The scheme unraveled, however, because the assistant coach said he did not receive any of the benefits promised to him or to the prospect's mother, and he came forward with information. He provided the NCAA with information about the sequence of events that resulted with the head coach receiving cash from the Alabama representative, including numerous telephone conversations between an assistant coach at Alabama and the athletics representative during the time the young man was recruited. This information is outlined in the committee's full public report.
Another violation occurred during the summer of 1999, when an athletics representative provided a student-athlete with the use of an automobile. The student-athlete used the vehicle cost-free from June until August when it was repossessed after he had announced he would transfer from Alabama to another university.
The committee also outlined other findings that involved one assistant coach who accepted loans from one of the athletics representatives. Those included violation of honesty standards, violation of employment and salary controls, and failure to cooperate. The NCAA's enforcement staff had alleged the coach was in violation of ethical conduct legislation because he provided misleading information about the loans.
During a November 2000 interview, the assistant coach was questioned about an allegation in which he was said to have received $200,000 from an athletics representative as incentive to join the Alabama football staff. At that time, the coach denied having received any money from the athletics representative. He contended his denial was a direct response to the allegation about the $200,000, and that he had not been asked a specific question about loans.
The Committee on Infractions said there was not sufficient evidence to support a finding of unethical conduct.
Several other findings of violations, including several secondary violations, are discussed in the public report. In determining its penalties in the case, the committee considered these self-imposed corrections and penalties by the university:
Disassociated one athletics representative for 10 years, a second for five years, and a third for seven years.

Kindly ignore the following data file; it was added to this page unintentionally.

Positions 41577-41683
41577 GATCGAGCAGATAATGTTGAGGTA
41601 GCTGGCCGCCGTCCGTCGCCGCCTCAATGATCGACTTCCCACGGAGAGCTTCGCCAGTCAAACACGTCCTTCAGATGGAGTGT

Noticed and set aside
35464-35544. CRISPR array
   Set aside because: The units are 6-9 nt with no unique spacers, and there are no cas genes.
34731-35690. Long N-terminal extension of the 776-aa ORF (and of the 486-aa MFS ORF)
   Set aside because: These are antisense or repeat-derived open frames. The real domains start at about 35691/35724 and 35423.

Reduced initial grants-in-aid in football by eight, to 17, in 2002-03; by four, to 21, in 2003-04; and by three, to 22, in 2004-05. Reduced the number of official paid visits in football by 22 in 2001-02, by 12 in 2002-03, and by 10 in 2003-04.
Reduce the number of football coaches who can recruit off-campus at any one time from seven to six from December 1, 2001, through December 1, 2002.
Modified its outside income reporting procedures for coaches and staff.
Revised the letter sent to each prospective student-athlete who has signed a National Letter of Intent in football to include information regarding the rules associated with residing in Tuscaloosa during the summer before full-time enrollment.
Modified its compliance systems in the areas of unofficial and official visits, specifically regarding meals on unofficial and official visits and mileage reimbursement on official visits. Ceased to recruit prospects from eight Memphis high schools from December 1, 2000, through December 1, 2001.
Modified the process for receiving all academic transcripts for incoming scholarship student-athletes during the recruiting process. Developed a presentation regarding NCAA rules that the faculty athletics representative and associate athletics director of compliance provide to all new university board of trustees members.
Brought the management of football camps and coaches' clinics under the auspices of the athletics department.
Updated the "Guide to NCAA Rules for Alumni, Faculty and Friends" brochure and mailed a copy to all season ticket holders in all sports. The associate director for compliance will speak regularly at various alumni and booster group gatherings to reiterate the importance of rules compliance by all individuals associated with the athletics department.
The committee accepted the university's actions and penalties but imposed additional penalties that are directly related to the violations in the case as well as other penalties tailored to the nature and scope of the violations that were committed. As previously noted, the committee considered prohibition of outside competition in football, but determined that university officials fully cooperated with the enforcement staff to develop complete information about the case.